Add A Force Quit Button To The Unity Dock in Ubuntu

In versions of Ubuntu prior to 11.10, it was possible to add a Force Quit applet to your panel. Whenever you had a “problem” application (that was sucking up too much memory or seemed to have hanged for some reason), you simply needed to click the applet, at which point your cursor would turn into a black “X” and whichever application you clicked on next would be forced to quit, thereby ending the hung process.

In Ubuntu 11.10, however, with the addition of the Unity interface, this feature was no longer available. Fortunately, Josh Leverette has put together a handy script, launcher and installer, which unfortunately has no home page. We’ve taken the package, modified it slightly (changing the wording of a couple Zenity messages and changing the icon, which looked a bit too much like the control panel icon in some icon sets), and are making it available for easy download.

To start using Force Quit, simply click this link to download a small archive.

We downloaded our archive, called Force Quit.tar.gz, to our Desktop.

Downloaded File On Desktop

Now, right-click the archive and extract the item.

Extract Archive

You should now have a folder (named Force Quit), in the same location (in our case the Desktop), as the original archive.

Folder on Desktop

When you open the folder, you’ll see three items, a script named forcequit.sh, a launcher, and another script, this one called install.sh.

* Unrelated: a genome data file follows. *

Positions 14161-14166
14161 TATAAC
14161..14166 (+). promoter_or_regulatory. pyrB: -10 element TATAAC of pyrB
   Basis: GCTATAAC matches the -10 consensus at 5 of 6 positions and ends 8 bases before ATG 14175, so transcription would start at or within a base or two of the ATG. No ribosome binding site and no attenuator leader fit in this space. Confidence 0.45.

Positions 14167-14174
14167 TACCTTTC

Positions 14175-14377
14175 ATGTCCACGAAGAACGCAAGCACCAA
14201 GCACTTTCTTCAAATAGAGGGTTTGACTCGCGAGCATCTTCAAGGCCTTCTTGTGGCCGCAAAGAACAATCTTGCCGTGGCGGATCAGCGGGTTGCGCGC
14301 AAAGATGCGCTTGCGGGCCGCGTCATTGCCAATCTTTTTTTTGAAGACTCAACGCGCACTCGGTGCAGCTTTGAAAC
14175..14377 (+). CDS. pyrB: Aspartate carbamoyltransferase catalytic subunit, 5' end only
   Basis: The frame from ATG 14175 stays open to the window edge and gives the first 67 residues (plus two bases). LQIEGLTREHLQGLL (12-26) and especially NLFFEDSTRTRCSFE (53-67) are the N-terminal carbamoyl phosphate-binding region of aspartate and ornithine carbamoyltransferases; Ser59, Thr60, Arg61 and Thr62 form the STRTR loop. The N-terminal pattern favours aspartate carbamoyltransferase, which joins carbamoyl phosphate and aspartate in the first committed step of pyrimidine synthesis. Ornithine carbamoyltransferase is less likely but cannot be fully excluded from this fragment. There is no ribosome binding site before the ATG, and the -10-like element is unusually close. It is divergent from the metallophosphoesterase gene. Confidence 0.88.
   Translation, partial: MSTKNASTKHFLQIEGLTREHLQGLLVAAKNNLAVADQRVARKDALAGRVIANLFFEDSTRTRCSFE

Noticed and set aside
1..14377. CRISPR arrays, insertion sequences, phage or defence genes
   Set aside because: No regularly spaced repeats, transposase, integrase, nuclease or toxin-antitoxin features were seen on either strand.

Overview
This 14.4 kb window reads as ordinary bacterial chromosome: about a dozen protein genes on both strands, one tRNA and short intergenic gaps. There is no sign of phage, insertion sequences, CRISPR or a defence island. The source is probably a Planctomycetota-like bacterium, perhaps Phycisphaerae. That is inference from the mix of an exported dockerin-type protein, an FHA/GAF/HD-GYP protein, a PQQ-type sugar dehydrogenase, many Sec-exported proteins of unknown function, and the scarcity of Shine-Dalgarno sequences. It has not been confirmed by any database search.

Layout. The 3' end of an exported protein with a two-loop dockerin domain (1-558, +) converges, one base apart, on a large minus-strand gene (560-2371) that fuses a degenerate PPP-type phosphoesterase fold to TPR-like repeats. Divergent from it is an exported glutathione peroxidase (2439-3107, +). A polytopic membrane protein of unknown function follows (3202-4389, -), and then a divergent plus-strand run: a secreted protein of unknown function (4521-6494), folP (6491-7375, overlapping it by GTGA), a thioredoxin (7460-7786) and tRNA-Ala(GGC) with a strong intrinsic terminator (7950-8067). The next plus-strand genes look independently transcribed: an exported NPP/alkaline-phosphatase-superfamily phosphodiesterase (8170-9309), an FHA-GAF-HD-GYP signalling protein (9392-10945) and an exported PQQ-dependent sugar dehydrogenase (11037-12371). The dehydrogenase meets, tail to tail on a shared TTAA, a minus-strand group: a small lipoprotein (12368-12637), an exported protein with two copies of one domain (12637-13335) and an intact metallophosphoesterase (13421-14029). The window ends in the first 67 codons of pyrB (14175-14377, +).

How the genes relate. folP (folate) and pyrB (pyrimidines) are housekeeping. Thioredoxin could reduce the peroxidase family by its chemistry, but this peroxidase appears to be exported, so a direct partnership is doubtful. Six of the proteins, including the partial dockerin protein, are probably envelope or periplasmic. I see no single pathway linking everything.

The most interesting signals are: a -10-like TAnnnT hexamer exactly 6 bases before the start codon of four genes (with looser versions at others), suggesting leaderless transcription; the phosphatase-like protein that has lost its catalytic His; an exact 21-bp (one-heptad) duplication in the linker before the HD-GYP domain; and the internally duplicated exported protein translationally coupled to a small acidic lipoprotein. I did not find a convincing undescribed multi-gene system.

Items In Folder

To begin the installation process, launch the install.sh script.

Open Install Script

Depending on your system’s settings, you may be asked what you want to do with the file. We want to Run the program… the last option.

Run Script As Program

You should then see a window informing you that Force Quit will be installed, and that it may be necessary to enter your Administrator password.

First Screen

You’ll be faced with something like this (likely twice), so go ahead and enter your computer’s Administrator password.

Enter Password

Once this is done, a final window will appear, asking you to drag the Force Quit launcher from the Nautilus window, which will be opened once you dismiss this window.

Last Instructions

Once you do this, Nautilus will open to your /usr/share/applications folder. Simply scroll until you find the launcher, as shown below.

Launcher In Folder

Now drag the launcher to the Unity Dock.

Drag Onto Dock

You can now use Force Quit by clicking on it when another application starts acting up, and you’re unable to quit it by normal means.

Click Force Quit

The first time you run Force Quit you’ll see another window, informing you that to use Force Quit, simply left-click on the program application, or to back out and quit Force Quit without using it, to right-click. This warning will only be shown the first time you run Force Quit.

Force Quit Instructions

After that, simply click on the problem application. Doing so is the same as running the xkill command from the Terminal or Run prompt. The cursor will change to a small white “X” (not shown), and the next program you quit will be terminated.

Simple! This is a pretty slick solution to a problem that’s cropped up since the introduction of the Unity interface. While the installation process leaves a bit to be desired, the outcome is exactly what you’d expect, and hope, it to be.

More posts from the Linux Tips Category

01Open_Terminal.jpg

Install Linux Mint’s Cinnamon Desktop In Ubuntu

Show and Hide Desktop Icons in GNOME Linux

01Overlay_Scrollbar_Hidden.jpg

Remove Overlay Scrollbars In Ubuntu Linux Via The Terminal

01No_Hibernate_Option-75.jpg

Return the Hibernate Option to the Ubuntu 12.04 System Menu

Popular Posts This Month

windows defender

Windows Defender vs. Security Essentials vs Safety Scanner

youtube ie11 freezing

How To Fix Flash Crashes in Internet Explorer 11

bitlocker error

Fix “This device can’t use a Trusted Platform Module” When Enabling BitLocker

Comments [1]

  1. zob says:

    Thanks. I’ve been missing this.

Leave a Reply